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Spin doctor

[ 2009-03-10 15:12]     字号 [] [] []  
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Spin doctorReader question: What is a “spin doctor”?

My comments: A spin doctor is not to be confused with a medical doctor who treats patients to cure them of disease.

A spin doctor on the other hand is someone who “treats” a story (or mistreats it, but we’ll come to that later). He “spins” a story, you see, as in the phrase “spin a yarn”, meaning to tell a long and winding story.

A “yarn” is a strand of thread, long and winding as a result from being spun from, say, a spinning machine. For centuries, though, “spinning a yarn” has also been an idiom for telling a tale, especially a long and winding tale as told by sailors and other seafaring people. As they relate their stories, these people, everyone a Robinson Crusoe, tend to exaggerate over their adventures abroad. Hence, spinning yarns became synonymous for telling fabricated stories, too, that is, stories that might not be entirely true.

Not to stray too far, let’s get back to the term “spin doctor”, who is generally speaking a media relations advisor to a government or a political party or a PR expert hired by a company. The jobs of these people are essentially to “treat” information (to suit their propaganda needs), much in the way a doctor “treats” a patient. Have you ever heard of phrases like a “doctored photo”, for example? That means the photo is not genuine, not the way it originally looks like, but edited. Similarly, spin doctors often purge unfavorable facts and figures from stories to be released to the public.

Spin doctor

To do that, they have to “spin”, of course. That is, twist things around, and generally try to “put a positive spin” on anything undesirable happening. They do that by, for example, hiding unfavorable facts while highlighting favorable figures.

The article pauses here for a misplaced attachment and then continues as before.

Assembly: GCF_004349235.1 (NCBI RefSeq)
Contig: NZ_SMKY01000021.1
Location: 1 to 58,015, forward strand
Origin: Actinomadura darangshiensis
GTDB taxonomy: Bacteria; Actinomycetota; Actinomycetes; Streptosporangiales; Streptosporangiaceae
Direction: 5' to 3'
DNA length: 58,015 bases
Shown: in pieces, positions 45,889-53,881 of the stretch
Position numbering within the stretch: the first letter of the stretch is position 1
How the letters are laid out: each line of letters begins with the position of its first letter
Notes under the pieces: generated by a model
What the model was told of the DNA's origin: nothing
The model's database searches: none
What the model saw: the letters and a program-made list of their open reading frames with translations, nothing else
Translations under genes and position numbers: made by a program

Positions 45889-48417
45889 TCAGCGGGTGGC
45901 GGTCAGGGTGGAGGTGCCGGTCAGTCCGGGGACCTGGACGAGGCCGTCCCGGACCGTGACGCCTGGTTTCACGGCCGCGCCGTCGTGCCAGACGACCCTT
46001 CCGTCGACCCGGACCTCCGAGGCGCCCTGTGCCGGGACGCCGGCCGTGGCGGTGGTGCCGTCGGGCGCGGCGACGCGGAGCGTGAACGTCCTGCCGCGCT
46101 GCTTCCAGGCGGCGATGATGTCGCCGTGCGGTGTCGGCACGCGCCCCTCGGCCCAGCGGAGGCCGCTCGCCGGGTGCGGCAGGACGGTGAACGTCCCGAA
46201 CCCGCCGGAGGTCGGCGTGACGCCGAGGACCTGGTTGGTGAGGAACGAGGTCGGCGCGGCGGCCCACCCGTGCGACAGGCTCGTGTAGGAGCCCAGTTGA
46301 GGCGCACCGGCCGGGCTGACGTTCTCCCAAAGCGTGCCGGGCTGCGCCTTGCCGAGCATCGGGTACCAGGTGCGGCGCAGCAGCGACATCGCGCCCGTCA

That is, so that the story reads like a feather in the cap rather than a slap in the face. That’s how most press releases read, is it not?

Anyways this, for your reference, from Phrases.org.uk: So, why ‘spin’? For the derivation of that we need to go back to yarn. We know that sailors and other storytellers have a reputation for spinning yarns. Given a phrase in the language like ‘spin a yarn’, we might expect to assume that a yarn was a tall tale and that the tellers spun it out. That’s not quite right though. Until the phrase was coined, yarn was just thread. The phrase was coined as an entity, just meaning ‘tell a tale’. That came about in the early 19th century and was first written down in James Hardy Vaux’s A new and comprehensive vocabulary of the flash language, in 1812: “Yarning or spinning a yarn, signifying to relate their various adventures, exploits, and escapes to each other.” So, spin became associated with telling a story. It began to be used in a political and promotional context in the late 1980s. For example, in the Guardian Weekly, January 1978: “The CIA can be an excellent source [of information], though, like every other, its offerings must be weighed for factuality and spin.” From there it is a small step for the people employed to weave reports of factual events into palatable stories to be called ‘spin doctors’.



About the author:

Zhang Xin is Trainer at chinadaily.com.cn. He has been with China Daily since 1988, when he graduated from Beijing Foreign Studies University. Write him at: zhangxin@chinadaily.com.cn, or raise a question for potential use in a future column.